“A premise of the United States’ characterization of Article XXI (b) as ‘self-judging’ is that, based on ‘the text and grammatical structure’ of the provision, ‘the phrase ‘which it considers’ qualifies all of the terms in the single relative clause that follows the word ‘action’. According to the United States, this ‘single relative clause’ in Article XXI(b) ‘begins with ‘which it considers necessary’ and ends at the end of each subparagraph’ and ‘describes the situation which the Member ‘considers’ to be present when it takes such ‘action’. The United States argues from this premise that, ‘[b]ecause the relative clause describing the action begins with ‘which it considers’, the other elements of this clause are committed to the judgment of the Member taking the action.’ The United States thus posits an ‘overall grammatical structure’ of Article XXI(b) according to which a panel may not ‘determine, for itself, whether a security interest is ‘essential’ to the Member in question, or whether the circumstances described in one of the subparagraphs exists'”.
For their part, the plaintiff countries, along with the WTO tribunals, dredged up copies of The Shorter Oxford English Dictionary, Strunk and White’s classic The Elements of Style, and Merriam-Webster’s Guide to Punctuation and Style, among other such sources, to undercut such claims.
But even though the plaintiffs’ complaints are stuck in international legal limbo, the U.S. decision to legitimize and play this game has resulted in an international organization still proclaiming, without challenge, its absolute right to tell American leaders when they are or are not in a war (dictionary definitions are used as the ultimate standard), and even when they or any part of their national economy do and do not face an “international emergency” (a decision the panel specifically arrogates to WTO judges).
Dispositive substantive arguments can be raised against all the WTO tribunals’ conclusions. For example, as stated above, ensuring a nation’s security adequately is a challenge that doesn’t only arise during especially fraught times in international politics. It typically requires steps taken during more tranquil periods to ensure that military capabilities are adequate the moment trouble starts. WTO rules that prevent these measures from being taken until crises break out could simply ensure that they’re not in effect in time for the United States to prevail.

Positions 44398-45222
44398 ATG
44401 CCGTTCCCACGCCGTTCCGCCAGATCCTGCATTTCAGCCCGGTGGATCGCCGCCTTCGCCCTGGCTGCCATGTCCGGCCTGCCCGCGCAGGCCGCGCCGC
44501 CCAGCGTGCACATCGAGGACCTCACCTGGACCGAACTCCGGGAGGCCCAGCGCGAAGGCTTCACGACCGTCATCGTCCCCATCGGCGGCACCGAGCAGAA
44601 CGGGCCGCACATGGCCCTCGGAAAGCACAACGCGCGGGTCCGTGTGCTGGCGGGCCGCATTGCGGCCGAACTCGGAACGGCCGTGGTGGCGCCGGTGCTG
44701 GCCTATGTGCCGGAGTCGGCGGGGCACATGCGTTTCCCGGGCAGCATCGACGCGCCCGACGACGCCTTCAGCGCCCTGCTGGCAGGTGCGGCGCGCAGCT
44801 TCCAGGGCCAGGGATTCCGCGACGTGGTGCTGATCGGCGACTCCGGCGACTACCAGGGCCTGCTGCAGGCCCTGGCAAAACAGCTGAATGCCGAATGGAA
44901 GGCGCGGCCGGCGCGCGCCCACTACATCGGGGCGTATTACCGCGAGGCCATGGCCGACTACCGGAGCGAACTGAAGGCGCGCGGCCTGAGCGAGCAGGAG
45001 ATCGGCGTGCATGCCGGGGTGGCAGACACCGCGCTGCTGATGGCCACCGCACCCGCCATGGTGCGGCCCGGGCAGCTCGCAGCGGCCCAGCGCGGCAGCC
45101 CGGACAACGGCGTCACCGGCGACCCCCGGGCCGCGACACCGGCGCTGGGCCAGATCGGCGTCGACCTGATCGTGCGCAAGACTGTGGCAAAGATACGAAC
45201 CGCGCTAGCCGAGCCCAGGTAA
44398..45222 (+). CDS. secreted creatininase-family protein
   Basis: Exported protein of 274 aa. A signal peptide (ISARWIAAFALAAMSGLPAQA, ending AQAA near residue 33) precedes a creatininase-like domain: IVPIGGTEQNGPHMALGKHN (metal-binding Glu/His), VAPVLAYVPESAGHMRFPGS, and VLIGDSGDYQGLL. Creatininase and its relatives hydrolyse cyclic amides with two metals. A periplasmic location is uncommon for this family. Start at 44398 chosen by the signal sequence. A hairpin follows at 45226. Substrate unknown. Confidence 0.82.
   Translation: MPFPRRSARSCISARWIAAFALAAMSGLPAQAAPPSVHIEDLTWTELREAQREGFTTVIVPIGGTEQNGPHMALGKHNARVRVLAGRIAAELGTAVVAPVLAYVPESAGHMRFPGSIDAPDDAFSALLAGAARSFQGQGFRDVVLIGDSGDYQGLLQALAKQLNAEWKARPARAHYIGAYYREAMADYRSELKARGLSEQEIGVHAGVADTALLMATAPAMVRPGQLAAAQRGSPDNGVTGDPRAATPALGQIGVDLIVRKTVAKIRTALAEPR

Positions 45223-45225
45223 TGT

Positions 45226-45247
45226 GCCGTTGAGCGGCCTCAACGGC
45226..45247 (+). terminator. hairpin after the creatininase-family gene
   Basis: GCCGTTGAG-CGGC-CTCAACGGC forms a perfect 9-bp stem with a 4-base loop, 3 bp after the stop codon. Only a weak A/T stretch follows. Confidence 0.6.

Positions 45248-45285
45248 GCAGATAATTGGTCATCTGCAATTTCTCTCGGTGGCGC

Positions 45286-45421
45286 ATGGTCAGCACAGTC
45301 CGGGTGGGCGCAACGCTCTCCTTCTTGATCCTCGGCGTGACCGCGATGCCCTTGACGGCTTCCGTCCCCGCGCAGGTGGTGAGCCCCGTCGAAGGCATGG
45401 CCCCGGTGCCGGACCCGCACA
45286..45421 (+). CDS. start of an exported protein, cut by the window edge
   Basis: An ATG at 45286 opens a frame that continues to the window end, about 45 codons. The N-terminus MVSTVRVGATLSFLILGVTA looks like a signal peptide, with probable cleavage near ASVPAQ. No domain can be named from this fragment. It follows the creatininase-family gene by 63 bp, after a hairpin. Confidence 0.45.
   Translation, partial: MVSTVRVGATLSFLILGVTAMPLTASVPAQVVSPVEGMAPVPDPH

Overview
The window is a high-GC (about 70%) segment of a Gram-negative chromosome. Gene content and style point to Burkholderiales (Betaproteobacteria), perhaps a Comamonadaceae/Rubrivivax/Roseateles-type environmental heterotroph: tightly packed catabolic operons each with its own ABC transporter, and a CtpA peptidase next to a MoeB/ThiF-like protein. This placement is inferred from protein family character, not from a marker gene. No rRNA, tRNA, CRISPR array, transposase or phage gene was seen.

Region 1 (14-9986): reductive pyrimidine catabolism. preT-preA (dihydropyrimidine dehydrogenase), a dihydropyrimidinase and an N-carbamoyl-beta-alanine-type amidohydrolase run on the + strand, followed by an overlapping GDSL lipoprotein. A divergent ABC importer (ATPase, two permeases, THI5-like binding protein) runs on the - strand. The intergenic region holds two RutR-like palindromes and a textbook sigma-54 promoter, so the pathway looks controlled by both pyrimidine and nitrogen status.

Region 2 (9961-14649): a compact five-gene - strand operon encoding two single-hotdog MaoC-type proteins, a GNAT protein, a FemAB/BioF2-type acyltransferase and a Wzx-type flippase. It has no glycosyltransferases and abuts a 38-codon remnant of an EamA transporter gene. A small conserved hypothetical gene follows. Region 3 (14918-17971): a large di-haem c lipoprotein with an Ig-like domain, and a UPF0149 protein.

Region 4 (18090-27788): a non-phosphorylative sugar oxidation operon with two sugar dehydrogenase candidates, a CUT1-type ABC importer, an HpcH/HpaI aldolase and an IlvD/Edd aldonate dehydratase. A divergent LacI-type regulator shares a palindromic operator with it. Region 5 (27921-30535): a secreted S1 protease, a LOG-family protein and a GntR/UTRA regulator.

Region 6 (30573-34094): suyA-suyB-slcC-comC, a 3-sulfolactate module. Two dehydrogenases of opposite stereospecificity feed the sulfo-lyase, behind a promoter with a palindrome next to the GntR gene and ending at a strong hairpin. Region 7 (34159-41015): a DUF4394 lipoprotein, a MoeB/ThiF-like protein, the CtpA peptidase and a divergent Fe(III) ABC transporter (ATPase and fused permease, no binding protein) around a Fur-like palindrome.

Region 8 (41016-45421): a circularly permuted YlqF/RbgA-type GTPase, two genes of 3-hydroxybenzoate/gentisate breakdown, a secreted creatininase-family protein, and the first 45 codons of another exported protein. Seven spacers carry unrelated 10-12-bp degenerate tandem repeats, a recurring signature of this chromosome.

Yet making these points amounts to falling into the same trap into which the Biden administration’s trade litigators ensnared themselves and the country. Instead, Washington should both make emphatically clear that once U.S. authorities justify a trade-restricting measure, the WTO is irrelevant (as the Biden administration eventually declared) and then boycott whatever proceedings are convened.
Plaintiff countries would still be free to try to address these problems either through standard bilateral diplomacy, or counter-measures of their own, or some combination of the two, and let the party with the most leverage come out on top. Trade purists dismiss these practices as descending into a dangerous economic “law of the jungle,” but the United States and the European Union resorted to just this approach to resolve a long dispute about aircraft production subsidies outside WTO auspices. And freed of the cumbersome and inflexible adversarial framework imposed by the trade body’s legalistic procedures, they reached an agreement that satisfied all major stakeholders – including U.S. unions.
Handling these disputes bilaterally will strongly tend to produce lasting results and work in the U.S.’ favor because (a) agreements will reflect real world power balances – not the rulings of a system whose only raison d’etre is to define power out of existence in favor of an abstract equitism that’s completely divorced from global circumstances on the ground – and (b) because the United States enjoys an abundance of such power.
That the globalist Biden administration is acting as willing as the America First-y Trump administration to recognize that, at least when it comes to national security, tinternational trade law is “an idiot” (to quote Dickens) signals an encouragingly fundamental turn in America’s approach to the global economy. Even better would be for the President to make the break as clean and unmistakable as possible.